Mercury levels in Pacific fish will likely continue rising for decades, a new study warns, based on a groundbreaking discovery of how the toxin infiltrates open-ocean ecosystems.
Researchers from Michigan and Hawaii have spent years investigating how a toxic compound called methylmercury winds up in moonfish, mahi mahi and other North Pacific species. Their findings, published this week
in the journal Nature Geoscience, point to a bizarre collaboration between deep-sea bacteria and distant power plants, hinting at potential solutions but also suggesting the problem will only worsen in the near future.
"This study reinforces the links between mercury emitted from Asian countries and the fish that we catch off Hawaii and consume in this country," says lead author Joel Blum, an environmental scientist at the University of Michigan, in a statement
about the research.
Up to 80 percent of all methylmercury in deep-feeding Pacific fish was produced well below the surface, the study found, most likely by bacteria clinging to organic debris as it sinks. But the problem begins much farther away: Using the chemical signature of mercury in fish tissue samples, Blum and his colleagues confirmed the toxin traveled thousands of miles by air before raining into the ocean, pointing to origins in Asia. The North Pacific fisheries are downwind from China and India, two fast-growing nations that increasingly burn coal — a major source of mercury emissions — to generate electricity.
Scientists have long known this mercury tends to fall and wash into water bodies, where certain microbes convert it to methylmercury. Since methylmercury lingers in body tissue, it then "biomagnifies" at higher and higher levels as it moves up the food chain. That's why big, predatory fish tend to be more mercury-laden than smaller fish, and why they're the main source of human exposure to methylmercury. The toxin can trigger debilitating neurological effects
in humans, especially in fetuses, infants and young children.
But in 2009, University of Hawaii researchers made a confusing discovery: Deep-feeding pelagic fish contain more mercury than surface feeders, and feeding depth is nearly as relevant as food-chain rank to a species' contamination level. "We knew this was true," says University of Hawaii researcher Brian Popp, a co-author of the 2009 and 2013 studies, "but we didn't know why." Since biological activity is typically highest in the surface layer, scientists thought any open-ocean methylmercury production would happen there.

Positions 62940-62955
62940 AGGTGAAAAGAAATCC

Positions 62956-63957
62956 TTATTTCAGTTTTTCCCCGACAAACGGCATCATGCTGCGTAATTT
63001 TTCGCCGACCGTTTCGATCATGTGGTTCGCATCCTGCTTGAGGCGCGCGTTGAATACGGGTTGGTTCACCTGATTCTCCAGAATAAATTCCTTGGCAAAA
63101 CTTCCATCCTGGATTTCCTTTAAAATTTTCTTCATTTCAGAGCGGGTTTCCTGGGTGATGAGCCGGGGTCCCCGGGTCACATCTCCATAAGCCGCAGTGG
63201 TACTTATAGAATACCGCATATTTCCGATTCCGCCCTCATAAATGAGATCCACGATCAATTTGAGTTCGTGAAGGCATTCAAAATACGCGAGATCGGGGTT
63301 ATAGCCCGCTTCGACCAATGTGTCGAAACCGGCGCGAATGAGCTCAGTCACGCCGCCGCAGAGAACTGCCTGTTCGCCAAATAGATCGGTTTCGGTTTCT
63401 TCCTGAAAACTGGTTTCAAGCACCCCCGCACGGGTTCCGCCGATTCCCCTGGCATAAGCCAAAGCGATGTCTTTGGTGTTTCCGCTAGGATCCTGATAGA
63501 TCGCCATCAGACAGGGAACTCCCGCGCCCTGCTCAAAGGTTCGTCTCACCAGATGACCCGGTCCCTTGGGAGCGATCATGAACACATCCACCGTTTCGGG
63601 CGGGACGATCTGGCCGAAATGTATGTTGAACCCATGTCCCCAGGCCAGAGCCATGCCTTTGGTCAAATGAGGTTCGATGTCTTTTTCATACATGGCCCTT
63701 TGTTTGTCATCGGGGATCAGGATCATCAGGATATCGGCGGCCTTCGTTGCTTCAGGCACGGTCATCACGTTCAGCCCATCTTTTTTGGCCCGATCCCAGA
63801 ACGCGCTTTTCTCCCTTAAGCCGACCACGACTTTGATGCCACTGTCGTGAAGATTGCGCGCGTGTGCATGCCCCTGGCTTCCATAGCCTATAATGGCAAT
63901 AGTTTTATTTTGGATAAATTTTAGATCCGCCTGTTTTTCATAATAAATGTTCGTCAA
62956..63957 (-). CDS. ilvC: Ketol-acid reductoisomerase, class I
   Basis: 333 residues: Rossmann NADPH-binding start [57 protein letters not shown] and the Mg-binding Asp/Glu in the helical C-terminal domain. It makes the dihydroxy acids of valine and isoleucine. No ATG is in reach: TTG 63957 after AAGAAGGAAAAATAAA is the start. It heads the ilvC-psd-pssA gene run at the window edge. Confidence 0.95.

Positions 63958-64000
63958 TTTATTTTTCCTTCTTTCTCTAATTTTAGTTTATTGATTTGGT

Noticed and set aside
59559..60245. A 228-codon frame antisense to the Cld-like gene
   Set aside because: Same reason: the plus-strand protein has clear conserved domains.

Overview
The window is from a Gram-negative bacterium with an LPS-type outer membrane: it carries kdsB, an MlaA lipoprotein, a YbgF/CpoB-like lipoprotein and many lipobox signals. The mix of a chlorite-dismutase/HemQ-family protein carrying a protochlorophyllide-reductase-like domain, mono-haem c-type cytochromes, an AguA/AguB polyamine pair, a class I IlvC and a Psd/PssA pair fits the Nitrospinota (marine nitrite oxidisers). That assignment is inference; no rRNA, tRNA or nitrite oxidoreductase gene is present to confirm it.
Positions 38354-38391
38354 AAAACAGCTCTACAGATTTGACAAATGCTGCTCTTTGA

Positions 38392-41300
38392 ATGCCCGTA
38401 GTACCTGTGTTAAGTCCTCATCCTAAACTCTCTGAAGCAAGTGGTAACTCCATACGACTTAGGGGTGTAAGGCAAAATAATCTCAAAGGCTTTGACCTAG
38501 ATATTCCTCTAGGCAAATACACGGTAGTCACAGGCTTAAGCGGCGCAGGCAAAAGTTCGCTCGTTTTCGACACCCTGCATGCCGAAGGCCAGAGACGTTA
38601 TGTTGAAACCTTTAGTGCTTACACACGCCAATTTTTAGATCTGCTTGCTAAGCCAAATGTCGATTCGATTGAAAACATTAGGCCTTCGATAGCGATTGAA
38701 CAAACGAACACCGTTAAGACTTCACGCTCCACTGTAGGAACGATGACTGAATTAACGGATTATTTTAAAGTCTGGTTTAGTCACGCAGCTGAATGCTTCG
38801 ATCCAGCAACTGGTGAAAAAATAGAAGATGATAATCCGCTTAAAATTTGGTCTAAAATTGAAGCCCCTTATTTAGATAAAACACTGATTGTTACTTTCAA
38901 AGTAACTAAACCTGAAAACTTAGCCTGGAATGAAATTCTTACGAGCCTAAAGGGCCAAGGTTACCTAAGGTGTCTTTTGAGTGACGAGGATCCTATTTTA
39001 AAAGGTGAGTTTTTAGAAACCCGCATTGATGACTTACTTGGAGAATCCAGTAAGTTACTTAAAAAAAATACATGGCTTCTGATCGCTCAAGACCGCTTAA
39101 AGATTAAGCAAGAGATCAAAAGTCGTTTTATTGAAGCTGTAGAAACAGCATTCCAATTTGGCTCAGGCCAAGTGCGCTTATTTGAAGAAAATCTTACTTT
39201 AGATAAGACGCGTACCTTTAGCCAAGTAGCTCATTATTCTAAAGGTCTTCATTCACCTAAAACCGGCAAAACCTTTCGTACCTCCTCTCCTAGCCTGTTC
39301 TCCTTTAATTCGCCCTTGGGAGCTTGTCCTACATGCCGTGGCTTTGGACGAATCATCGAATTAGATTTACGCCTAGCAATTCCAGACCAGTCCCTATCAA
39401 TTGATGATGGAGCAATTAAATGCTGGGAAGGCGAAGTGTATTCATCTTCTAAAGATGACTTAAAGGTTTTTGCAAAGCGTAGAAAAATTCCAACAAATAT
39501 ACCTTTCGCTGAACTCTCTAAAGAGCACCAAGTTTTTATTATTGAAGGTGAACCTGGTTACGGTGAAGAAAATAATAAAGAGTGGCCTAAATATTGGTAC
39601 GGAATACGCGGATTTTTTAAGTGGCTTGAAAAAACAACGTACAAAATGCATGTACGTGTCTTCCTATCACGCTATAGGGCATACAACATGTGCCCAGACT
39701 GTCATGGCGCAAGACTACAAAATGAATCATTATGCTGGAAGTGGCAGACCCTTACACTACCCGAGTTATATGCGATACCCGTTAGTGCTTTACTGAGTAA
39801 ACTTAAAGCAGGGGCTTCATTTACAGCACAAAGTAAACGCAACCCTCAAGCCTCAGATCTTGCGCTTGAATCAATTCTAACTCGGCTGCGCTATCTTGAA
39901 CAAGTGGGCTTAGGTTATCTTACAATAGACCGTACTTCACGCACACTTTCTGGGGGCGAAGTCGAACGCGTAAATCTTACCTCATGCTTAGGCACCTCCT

The new research, however, shows that up to 80 percent of North Pacific methylmercury is produced below the "surface mixed layer," which extends about 165 feet deep. Microbes are churning out the toxin as deep as 2,000 feet, suggesting it's the handiwork of anaerobic bacteria that cling to sinking bits of dead plant and animal matter. Thanks to faraway coal-fired power plants, that organic debris may also contain inorganic mercury, which is later converted to methylmercury in the feeding territory of deep-diving fish.
Not only does that help explain how mercury is getting into North Pacific wildlife, but it also hints at more contamination down the road. That's because Pacific mercury levels are already forecast to rise at intermediate depths in coming decades, possibly doubling by 2050. On top of that, the low-oxygen zones where anaerobic bacteria thrive are expanding globally, a process that's expected to worsen due to manmade climate change.
The immediate outlook may be discouraging, but Blum says the study could help ongoing efforts to curb global mercury emissions. The U.S. unveiled tougher mercury rules
in 2011 after decades of debate, and a newly negotiated U.N. treaty
aims to rein in future emissions from a variety of countries. As with greenhouse gases, rapidly industrializing economies like China and India are now some of the planet's top mercury emitters.
"The implications are that if we're going to effectively reduce the mercury concentrations in open-ocean fish, we're going to have to reduce global emissions of mercury, including emissions from places like China and India," Blum says. "Cleaning up our own shorelines is not going to be enough. This is a global atmospheric problem."
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